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Canadian public health officials are endorsing plans by some local governments to delay the second dose of COVID-19 vaccines beyond the timeline recommended by pharmaceutical companies.
An advisory group overseeing the vaccine rollout said Thursday that provinces can likely wait as long as six weeks to give a second dose without impacting the vaccine’s effectiveness -- double the timeline recommended.
The report from the National Advisory Committee on Immunization provides some backing to efforts by at least one province, Quebec, to ration second doses so it can inoculate more people amid a spike in cases. Canada’s top medical health officers, at a separate press conference, also appeared to back extending the time between the two doses.
The advice, however, runs counter to guidance from Health Canada, the federal department that approved the vaccines, which is to follow the vaccine manufacturer’s recommendations.
Pfizer Inc. and BioNTech SE say their shot should be administered in two rounds within 21 days of each other. Moderna Inc. recommends its two doses be given within 28 days.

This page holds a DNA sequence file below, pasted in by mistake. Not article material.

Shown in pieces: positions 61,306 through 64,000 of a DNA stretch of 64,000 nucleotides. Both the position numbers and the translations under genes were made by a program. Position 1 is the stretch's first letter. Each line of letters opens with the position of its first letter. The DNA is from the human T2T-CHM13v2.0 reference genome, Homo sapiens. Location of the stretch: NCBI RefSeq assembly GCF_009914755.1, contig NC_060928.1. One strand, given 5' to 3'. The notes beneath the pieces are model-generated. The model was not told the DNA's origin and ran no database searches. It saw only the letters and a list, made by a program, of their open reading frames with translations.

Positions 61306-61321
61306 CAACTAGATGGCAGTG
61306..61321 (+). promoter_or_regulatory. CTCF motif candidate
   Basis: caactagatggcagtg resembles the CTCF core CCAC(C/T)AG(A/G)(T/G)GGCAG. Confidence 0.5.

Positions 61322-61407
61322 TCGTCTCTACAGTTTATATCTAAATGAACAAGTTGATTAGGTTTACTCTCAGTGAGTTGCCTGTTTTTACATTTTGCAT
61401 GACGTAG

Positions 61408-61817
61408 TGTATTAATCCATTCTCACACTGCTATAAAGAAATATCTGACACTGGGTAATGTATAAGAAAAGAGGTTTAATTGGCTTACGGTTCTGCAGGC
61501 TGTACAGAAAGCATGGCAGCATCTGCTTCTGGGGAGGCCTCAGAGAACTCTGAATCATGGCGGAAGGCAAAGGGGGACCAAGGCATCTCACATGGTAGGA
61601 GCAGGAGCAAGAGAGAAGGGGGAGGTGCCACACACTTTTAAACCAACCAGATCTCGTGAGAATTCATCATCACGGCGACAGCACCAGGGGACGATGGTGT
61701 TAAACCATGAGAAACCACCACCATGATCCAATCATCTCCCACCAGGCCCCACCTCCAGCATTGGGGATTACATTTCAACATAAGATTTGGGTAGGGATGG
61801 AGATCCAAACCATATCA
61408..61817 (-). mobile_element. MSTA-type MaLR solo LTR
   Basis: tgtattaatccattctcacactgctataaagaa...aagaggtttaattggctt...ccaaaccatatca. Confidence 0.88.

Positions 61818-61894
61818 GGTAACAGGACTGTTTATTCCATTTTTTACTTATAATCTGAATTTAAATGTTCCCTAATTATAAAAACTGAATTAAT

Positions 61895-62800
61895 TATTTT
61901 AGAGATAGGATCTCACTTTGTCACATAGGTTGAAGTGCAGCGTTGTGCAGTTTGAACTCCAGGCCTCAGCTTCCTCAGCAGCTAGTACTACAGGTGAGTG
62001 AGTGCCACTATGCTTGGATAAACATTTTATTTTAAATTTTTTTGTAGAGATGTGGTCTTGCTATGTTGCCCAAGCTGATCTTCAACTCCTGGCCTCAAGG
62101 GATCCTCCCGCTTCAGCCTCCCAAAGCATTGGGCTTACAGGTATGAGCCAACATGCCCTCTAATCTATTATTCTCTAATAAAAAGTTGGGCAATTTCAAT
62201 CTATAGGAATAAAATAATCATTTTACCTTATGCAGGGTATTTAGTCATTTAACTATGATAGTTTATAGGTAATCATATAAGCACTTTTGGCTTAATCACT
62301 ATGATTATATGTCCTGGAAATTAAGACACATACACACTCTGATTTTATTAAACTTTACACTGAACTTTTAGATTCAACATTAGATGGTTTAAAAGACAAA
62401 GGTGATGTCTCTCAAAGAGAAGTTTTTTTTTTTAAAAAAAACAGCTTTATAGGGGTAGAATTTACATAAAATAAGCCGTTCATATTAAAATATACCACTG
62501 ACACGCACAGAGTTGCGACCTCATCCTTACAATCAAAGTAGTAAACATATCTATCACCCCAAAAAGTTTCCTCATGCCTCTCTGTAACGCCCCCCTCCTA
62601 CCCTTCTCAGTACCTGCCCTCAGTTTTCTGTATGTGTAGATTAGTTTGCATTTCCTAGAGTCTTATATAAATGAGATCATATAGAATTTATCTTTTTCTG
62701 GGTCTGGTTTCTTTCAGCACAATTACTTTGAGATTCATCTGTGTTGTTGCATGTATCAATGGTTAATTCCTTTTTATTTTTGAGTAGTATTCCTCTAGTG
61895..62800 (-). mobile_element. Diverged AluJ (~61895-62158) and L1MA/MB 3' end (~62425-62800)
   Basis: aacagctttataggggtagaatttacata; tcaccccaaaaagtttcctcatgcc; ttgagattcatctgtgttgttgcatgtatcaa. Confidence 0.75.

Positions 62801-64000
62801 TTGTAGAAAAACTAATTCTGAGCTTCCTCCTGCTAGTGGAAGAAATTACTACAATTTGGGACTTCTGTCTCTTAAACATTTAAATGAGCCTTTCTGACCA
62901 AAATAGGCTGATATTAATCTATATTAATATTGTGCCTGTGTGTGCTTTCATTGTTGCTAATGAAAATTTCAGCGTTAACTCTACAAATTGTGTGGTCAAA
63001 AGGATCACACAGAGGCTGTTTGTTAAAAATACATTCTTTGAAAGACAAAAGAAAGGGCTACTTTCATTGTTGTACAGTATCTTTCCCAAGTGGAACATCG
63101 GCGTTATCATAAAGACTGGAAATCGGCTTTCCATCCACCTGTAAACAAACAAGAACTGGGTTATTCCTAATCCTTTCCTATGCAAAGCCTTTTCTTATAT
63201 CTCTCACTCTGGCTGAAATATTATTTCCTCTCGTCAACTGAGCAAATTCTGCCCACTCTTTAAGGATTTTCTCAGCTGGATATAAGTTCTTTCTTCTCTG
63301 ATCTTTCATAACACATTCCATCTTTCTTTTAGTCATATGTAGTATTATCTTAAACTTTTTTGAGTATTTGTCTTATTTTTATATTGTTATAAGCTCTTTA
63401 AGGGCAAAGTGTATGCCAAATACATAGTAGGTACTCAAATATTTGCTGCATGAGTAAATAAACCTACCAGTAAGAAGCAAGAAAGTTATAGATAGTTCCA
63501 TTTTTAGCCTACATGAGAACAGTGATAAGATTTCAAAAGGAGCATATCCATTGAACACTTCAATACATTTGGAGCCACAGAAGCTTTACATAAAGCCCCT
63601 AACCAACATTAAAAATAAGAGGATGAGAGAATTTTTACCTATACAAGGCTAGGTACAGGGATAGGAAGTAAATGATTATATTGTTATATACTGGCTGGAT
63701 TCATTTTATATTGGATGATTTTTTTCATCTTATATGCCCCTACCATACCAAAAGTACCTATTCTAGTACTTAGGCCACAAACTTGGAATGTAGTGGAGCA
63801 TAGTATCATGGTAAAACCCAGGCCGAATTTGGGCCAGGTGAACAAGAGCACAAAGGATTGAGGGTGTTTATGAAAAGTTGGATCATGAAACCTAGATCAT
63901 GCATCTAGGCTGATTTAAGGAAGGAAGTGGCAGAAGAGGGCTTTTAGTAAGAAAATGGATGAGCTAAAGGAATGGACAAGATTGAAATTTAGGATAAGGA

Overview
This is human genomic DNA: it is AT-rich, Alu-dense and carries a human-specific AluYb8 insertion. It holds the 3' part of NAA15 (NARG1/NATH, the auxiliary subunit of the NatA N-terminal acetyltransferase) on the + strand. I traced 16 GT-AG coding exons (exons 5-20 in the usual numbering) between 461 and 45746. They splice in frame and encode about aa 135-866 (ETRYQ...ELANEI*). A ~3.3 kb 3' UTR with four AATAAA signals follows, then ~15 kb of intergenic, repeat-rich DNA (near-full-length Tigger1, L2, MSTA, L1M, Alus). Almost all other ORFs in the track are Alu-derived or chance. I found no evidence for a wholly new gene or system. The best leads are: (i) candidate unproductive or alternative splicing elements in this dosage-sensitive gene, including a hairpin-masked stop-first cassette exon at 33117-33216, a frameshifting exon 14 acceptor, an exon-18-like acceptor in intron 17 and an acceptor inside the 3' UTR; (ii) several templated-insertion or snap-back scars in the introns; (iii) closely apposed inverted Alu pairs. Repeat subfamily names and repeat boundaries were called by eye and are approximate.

“Although partial protection from the vaccine appears to begin as early as 12 days after the first dose, two doses of the vaccine are required to provide the maximum protection against the disease,” Christina Antoniou, Pfizer’s director of corporate affairs in Canada, said by email. “There are no data to demonstrate that protection after the first dose is sustained after 21 days.”
Dr. Howard Njoo, Canada’s deputy public health chief, told reporters any province that chooses to provide the second dose beyond the recommended period should share its results to better understand the impact of the delay on the vaccine’s effectiveness.